By KIERAN FINNANE
There is anecdotal evidence that some prisoners “sentenced to a job”, under former Corrections Minister John Elferink’s flagship rehabilitation scheme, were declining parole so that they could keep their paid work, while others wanted to return to prison to get their jobs back.
Right: Corrections Commissioner Mark Payne and Director Tim Cross at a Public Accounts Committee hearing in February.
Not quite the bright future envisioned by Mr Elferink, yet predictable enough without the “throughcare” to help released prisoners find work on the outside.
This “perverse consequence” is but one of the flaws of NT Corrections’ approach to rehabilitation highlighted by the Hamburger review, the executive summary and recommendations of which were released last Friday by the Territory Government.
The review, led by former Director-General of Queensland Corrective Sevices, Keith Hamburger, was commissioned by Mr Elferink. However, the executive summary makes clear that it was the new Corrections Commissioner – Mark Payne, replacing Ken Middlebrook in December 2015 – who saw the necessity for the review. It was he who identified the department’s lack of a Strategic Plan and a “number of critical high risk areas” across the system, including in its now notorious youth detention centres. The review describes Mr Payne’s leadership skills as “impressive”.
The review says the Sentenced to a Job scheme (see note below) was over-emphasised at the cost of other programs “critical to supporting the rehabilitation of offenders”.
These included sex offender treatment programs that were under-resourced; violent offender treatment programs whose effectiveness had not been formally evaluated; and substance abuse programs that were not meeting offenders’ treatment needs.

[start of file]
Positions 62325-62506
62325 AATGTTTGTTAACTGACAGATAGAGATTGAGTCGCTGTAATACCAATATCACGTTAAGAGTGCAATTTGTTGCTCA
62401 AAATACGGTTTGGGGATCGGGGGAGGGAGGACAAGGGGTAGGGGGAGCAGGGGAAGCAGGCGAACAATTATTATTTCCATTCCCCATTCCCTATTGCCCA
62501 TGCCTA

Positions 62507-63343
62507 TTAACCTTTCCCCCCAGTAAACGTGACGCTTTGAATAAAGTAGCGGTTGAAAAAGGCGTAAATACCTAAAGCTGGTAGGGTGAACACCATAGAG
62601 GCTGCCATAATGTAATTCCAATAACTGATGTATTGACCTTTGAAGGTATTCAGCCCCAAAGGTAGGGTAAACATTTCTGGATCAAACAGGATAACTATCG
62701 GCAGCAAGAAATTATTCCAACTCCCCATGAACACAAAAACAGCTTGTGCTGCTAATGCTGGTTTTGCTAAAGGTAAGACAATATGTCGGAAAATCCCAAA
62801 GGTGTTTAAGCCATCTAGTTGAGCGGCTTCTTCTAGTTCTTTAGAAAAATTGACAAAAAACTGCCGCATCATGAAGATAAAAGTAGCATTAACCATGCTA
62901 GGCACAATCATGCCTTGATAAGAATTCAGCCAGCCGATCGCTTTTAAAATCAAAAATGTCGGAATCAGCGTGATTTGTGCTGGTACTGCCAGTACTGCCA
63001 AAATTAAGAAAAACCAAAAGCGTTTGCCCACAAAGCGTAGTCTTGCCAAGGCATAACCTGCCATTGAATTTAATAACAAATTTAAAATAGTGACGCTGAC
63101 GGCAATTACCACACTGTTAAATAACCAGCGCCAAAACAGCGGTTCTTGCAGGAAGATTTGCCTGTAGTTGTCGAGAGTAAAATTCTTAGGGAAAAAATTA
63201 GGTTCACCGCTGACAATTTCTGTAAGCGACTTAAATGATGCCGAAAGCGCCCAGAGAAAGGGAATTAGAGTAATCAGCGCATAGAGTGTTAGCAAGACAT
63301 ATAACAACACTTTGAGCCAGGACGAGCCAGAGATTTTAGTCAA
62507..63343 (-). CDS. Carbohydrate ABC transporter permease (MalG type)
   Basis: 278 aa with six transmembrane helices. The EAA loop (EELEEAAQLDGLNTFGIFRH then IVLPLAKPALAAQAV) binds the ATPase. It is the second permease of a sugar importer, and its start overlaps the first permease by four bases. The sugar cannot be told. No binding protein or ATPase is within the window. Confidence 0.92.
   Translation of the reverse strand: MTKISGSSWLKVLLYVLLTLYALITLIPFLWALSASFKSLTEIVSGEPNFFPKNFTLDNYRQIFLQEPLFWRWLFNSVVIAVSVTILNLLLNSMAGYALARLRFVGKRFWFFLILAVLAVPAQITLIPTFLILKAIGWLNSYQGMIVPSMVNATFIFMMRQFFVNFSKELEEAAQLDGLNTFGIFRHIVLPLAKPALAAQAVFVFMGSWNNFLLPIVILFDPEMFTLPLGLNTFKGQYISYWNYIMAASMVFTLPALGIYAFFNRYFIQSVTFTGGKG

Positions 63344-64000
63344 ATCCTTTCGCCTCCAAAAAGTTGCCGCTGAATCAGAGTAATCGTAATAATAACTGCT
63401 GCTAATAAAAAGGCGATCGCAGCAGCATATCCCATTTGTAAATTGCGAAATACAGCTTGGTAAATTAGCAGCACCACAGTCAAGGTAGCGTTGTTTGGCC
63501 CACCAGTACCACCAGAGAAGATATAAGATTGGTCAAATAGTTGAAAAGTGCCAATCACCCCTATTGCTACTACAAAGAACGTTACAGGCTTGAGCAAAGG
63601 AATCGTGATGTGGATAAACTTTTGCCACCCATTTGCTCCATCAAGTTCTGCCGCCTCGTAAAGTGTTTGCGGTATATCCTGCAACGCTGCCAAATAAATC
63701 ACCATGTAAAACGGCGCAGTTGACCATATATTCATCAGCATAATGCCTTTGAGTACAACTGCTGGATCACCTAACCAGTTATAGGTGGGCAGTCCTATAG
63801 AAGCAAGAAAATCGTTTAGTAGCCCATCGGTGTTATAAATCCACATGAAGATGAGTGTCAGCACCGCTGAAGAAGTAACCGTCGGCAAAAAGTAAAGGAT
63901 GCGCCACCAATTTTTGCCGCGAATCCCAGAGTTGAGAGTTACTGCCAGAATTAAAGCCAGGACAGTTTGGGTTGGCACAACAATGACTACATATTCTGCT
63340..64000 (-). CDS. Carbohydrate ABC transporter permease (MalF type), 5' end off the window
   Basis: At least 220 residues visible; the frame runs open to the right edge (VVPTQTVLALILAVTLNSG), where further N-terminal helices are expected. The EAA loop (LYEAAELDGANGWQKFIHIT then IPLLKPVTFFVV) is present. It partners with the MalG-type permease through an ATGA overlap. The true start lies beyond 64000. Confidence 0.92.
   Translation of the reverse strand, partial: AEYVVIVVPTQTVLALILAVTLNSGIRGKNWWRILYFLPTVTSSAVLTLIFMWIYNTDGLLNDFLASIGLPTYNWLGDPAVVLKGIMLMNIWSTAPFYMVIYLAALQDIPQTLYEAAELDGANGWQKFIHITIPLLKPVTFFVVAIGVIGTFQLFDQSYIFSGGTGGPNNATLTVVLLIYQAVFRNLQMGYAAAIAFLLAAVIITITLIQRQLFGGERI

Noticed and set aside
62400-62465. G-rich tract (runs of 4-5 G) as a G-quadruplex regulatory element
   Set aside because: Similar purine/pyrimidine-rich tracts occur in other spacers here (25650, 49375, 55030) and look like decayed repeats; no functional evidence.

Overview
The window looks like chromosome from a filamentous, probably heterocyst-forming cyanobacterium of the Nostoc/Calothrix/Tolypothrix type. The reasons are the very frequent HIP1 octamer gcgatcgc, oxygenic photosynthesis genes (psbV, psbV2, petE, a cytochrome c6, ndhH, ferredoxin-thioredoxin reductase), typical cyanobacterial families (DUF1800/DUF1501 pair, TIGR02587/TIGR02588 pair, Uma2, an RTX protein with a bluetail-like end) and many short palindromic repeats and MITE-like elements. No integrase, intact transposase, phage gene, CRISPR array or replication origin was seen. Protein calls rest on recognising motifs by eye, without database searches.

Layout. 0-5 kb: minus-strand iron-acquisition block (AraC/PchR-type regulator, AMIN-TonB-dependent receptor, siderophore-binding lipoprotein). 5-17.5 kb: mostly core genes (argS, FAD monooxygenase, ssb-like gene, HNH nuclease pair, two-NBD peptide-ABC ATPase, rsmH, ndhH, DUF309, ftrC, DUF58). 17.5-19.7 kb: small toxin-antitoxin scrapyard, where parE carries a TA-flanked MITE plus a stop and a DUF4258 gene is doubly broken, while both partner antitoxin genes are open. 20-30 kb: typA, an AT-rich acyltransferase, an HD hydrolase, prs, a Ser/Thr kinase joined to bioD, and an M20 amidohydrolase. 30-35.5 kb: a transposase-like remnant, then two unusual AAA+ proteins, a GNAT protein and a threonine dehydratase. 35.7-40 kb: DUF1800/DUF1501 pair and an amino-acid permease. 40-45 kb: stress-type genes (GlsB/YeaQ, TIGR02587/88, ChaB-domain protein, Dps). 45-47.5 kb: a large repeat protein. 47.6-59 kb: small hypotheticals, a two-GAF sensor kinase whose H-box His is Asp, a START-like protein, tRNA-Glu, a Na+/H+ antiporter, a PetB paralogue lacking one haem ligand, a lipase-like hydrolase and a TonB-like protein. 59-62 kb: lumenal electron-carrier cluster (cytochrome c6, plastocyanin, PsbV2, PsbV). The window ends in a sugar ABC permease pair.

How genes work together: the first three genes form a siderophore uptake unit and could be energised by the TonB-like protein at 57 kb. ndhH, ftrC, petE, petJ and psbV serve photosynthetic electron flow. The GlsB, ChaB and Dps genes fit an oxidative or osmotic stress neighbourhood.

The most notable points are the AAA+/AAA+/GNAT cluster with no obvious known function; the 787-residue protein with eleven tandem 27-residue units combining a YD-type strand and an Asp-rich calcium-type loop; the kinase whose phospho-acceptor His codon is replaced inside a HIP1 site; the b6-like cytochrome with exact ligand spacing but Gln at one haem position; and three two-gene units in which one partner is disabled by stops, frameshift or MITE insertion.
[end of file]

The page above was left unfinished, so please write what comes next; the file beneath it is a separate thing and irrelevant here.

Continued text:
Whatever their value, some programs and work are probably better than none. Extraordinarily, 18 months into the life of the $500m Darwin Correctional Centre at Holtze 50% of its inmates were not engaged in either programs or work, an outcome the review describes as “unacceptable”.
It says that prison industries in the Darwin Correctional Centre are running at a “considerable loss”, while in Alice Springs the viability of both work programs and industries is described as “tenuous”.
Left: Prisoners at work in the laundry at the Alice Springs gaol.
This situation should be addressed as “a matter of urgency”.
The location of female units within the perimeter of both prisons is “unsatisfactory”, says the review, while the programs and employment opportunities for female prisoners in both centres are “inadequate”. (According to a local NGO, work for female prisoners in Alice – supposed to give them useful experience – consists of putting breakfast cereal into plastic bags and tying them off, as well as some cleaning tasks.)
Despite the over-crowding in the Alice Springs Correctional Centre, the review says it has a “better mood and healthier atmosphere” due to much greater interaction between staff and prisoners.
As the majority (85%) of the NT prison population is Indigenous, Indigenous considerations must be mainstreamed, says the review. Given that many Indigenous offenders come from disadvantaged and dysfunctional families and communities, and will return to them upon release, work with those families and communities is essential. One bridge to them was the work of Aboriginal Liaison Officers, whose positions were actually removed by the department, with the consequent loss of good will. The review recommends their reinstatement.